By definition, a virus is a small infectious agent that can replicate only inside the living cells of an organism. It may be a far-removed thought from your mind when you’re in the throws of sickness, but those tiny agents attacking your healthy cells once lived inside of someone else—be it a stranger or someone in close contact. "These physical little virons have travelled into your body and infected your cells, and that’s why you’re sick," says director Brandon Cronenberg, whose nauseatingly great debut feature Antiviral investigates the idea of disease as a marketable and desirable product for consumption.
The first time I watched the film was in the wee hours of the morning. I fell asleep as the credits rolled and woke up with nosebleed. Granted, I happened to be quite ill myself, but I like to attribute my nasal hemorrhage to the intensity of the film—which establishes Cronenberg as more than just the spawn of one of cinema’s most mind-bending directors, his father, David Cronenberg. Antiviral is a well-crafted and intelligent first feature that’s as inventive and thought provoking as it is grotesque and visually thrilling.
But this idea of disease as a sought-after consumerist dream is wrapped in an extremist view of a celebrity-obsessed world that, frankly, isn’t too far off from our future. Focusing on a young man named Syd March (played with absolute perfection by Caleb Landry Jones), Antiviral exists in a world where biotech firms see bodies as a commodities and patients pour into their clinics to have themselves injected with the infections of their favorite celebrities. And although modification allows for the diseases to not be contagious, it’s the mania surrounding celebrity that proves to be the real illness here.
As the head technician for Lucas Clinic, Syd injects disease into his clients as well as himself, using his own body to smuggle viruses onto the black market. And in case you’re still hungry, there are even butcher shops where celebrity cell steaks are grown and doled out by the pound. But of course, things go awry when Syd injects himself with a virus living inside the most famous and beloved celebrity of them all, Hannah Geist (played wonderfully by Sarah Gadon). Things grow increasingly more emetic and dangerous when Geist suddenly dies, leaving Syd to find out what killed her in order to save himself.
Besides the stark and sterile sets in juxtaposition with the thick red blood and microscopic details, the visceral and trance-inducing music, and a story that keeps unfolding bit by painful bit, the best part of the film lies in the performances of its talented young actors. Jones, a pale, freckled, and handsome man, plays Syd with an incredible intensity as if he was physically in pain every moment in front of the camera. With his translucent skin, fiery red hair, and menacing look behind his eyes, he barely has to say a word—the way he moves his body and tenor of his voice says it all. He’s fantastic alongside Gadon, whom you’ve seen before in both Cosmopolis and A Dangerous Method, who now brings a humanity and softness to a woman that people are literally dying to be close to.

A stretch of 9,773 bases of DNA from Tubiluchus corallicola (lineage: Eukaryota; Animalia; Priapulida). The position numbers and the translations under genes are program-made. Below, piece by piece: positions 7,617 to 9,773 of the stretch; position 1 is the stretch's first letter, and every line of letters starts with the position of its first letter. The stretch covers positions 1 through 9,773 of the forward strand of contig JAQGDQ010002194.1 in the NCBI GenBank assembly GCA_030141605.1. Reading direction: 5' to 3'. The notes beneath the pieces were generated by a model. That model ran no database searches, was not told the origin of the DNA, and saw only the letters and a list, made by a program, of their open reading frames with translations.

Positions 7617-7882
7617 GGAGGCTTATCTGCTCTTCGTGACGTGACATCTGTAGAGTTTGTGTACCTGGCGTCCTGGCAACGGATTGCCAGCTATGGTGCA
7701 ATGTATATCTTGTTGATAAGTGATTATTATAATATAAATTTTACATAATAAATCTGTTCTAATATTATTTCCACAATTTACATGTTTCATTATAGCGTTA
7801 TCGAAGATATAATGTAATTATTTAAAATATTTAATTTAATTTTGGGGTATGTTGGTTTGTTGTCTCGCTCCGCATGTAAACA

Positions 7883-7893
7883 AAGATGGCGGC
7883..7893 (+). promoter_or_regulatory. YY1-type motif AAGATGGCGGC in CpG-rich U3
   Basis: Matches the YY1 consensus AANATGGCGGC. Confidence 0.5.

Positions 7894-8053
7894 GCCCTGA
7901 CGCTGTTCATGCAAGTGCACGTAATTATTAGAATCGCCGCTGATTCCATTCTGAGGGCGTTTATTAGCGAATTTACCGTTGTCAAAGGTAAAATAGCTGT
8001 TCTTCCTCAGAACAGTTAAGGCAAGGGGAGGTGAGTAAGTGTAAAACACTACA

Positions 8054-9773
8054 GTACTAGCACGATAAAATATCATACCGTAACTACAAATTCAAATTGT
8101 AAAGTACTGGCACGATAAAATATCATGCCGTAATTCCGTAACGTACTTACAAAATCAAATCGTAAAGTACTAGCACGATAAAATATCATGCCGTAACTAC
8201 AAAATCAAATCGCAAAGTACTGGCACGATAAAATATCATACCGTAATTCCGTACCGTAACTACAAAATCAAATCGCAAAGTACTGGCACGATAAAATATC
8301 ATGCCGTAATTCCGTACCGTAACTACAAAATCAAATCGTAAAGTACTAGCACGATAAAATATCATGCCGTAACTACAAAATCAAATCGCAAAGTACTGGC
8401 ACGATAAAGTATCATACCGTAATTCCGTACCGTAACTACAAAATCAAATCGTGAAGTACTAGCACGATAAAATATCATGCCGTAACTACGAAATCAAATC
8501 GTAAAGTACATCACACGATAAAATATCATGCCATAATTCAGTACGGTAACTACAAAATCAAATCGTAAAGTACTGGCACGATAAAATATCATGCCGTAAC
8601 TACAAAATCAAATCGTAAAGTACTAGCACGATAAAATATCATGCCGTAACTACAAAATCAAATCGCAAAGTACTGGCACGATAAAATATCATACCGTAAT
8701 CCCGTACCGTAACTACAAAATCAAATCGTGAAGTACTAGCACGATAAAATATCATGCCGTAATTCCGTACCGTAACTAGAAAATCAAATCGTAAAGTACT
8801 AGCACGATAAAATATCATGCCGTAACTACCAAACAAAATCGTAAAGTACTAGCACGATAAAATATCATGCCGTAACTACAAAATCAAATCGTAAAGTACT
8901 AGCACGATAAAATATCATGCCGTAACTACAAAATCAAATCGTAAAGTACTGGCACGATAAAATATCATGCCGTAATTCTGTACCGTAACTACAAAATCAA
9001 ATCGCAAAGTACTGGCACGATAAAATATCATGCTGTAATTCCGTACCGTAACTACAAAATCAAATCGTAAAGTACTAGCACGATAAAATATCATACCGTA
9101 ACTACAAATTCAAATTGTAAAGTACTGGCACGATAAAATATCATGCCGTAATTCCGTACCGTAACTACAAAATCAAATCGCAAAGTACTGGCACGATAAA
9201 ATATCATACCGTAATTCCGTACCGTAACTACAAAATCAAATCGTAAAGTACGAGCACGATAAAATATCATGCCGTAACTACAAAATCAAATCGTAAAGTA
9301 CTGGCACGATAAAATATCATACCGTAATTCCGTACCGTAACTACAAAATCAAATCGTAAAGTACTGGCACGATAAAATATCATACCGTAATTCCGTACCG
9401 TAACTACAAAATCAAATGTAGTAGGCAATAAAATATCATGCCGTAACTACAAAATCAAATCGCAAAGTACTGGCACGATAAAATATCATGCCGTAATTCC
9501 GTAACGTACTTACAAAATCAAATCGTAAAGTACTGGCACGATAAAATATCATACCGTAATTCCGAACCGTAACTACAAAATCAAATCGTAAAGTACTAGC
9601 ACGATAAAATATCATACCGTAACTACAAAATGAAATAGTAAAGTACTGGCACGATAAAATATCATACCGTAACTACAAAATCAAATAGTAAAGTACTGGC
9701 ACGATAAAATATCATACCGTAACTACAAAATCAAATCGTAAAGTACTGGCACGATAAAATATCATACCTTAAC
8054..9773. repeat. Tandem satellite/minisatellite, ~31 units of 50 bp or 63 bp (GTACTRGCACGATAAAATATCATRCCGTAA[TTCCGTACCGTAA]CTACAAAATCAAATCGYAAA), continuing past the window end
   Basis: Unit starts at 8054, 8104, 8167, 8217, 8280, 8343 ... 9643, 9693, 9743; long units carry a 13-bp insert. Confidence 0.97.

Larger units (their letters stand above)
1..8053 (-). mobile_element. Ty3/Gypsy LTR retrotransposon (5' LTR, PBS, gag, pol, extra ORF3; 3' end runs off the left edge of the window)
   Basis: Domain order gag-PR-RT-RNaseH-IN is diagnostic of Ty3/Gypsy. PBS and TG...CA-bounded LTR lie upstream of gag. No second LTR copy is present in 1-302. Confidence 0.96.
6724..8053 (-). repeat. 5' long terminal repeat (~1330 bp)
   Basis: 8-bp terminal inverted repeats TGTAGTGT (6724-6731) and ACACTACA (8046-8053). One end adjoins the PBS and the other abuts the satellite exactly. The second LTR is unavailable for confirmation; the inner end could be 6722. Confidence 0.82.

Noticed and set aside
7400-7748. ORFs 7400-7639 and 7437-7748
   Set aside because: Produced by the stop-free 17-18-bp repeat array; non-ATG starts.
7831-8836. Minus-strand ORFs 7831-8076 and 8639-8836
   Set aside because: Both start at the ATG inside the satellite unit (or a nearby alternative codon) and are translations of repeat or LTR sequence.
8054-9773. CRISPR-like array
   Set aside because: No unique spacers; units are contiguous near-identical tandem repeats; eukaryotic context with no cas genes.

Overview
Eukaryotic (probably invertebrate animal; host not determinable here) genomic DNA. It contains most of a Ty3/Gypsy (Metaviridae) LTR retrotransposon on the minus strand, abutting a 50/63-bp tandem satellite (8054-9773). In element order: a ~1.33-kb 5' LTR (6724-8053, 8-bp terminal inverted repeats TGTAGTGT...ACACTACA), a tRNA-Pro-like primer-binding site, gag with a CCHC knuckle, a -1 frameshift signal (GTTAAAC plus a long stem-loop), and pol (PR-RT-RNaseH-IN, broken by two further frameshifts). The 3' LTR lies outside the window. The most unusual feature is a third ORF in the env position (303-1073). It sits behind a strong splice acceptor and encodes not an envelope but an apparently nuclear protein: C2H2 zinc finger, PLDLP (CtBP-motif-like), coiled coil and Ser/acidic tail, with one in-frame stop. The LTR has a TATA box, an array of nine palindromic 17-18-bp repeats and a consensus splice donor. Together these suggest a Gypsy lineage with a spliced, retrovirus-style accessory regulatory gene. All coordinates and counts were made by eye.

On Tuesday afternoon, I sat down with Cronenberg—and interrupted his sandwich eating—to talk about the inception of the idea for the film, the cultural construct of celebrities, and where his film falls on the horror movie spectrum.
I watched the film when I was pretty sick, and I have to say it made me quite uneasy. This idea of a virus growing inside someone else and being passed on inside of you is pretty gross when you really think about it. How did the idea for the film come to you originally?
Also through being sick: I had a fever, and became obsessed with the idea that I had something in my body that had come from someone else’s. These physical little virons that were produced by someone else’s infected cells travelled into your body and infected your cells and they’re physically in your body, and that’s why you’re sick. In my feverish state, that seemed like a big deal, like something very intimate. And it is intimate if you think about it that way—even if it’s not, in the sense that you’re often physically removed from the other person and you don’t know who got you sick. I was trying to think of a person who would see it with intimacy and thought a celebrity-obsessed fan might want that from someone they’re obsessed with.
And you began writing the movie a while ago when you were still in film school?
Yeah, in 2004. It was about eight years from when I started writing it to when I got to make it.
That idea of a person who would find this intimate, is that how the celebrity angle developed for you?
It seemed like that character made sense, that you could imagine fandom pushing someone to see disease as something desirable. So that struck me as an interesting metaphor discussing that culture, and it developed into an interest in that.
I love how in the film you describe celebrity as a group hallucination, especially when there’s an entire culture surrounding an idea that we’ve attributed to certain people for absolutely no reason. It was interesting that you even chose not to reveal what the celebrities in the film were famous for—was that something you intentionally wanted to do from the start?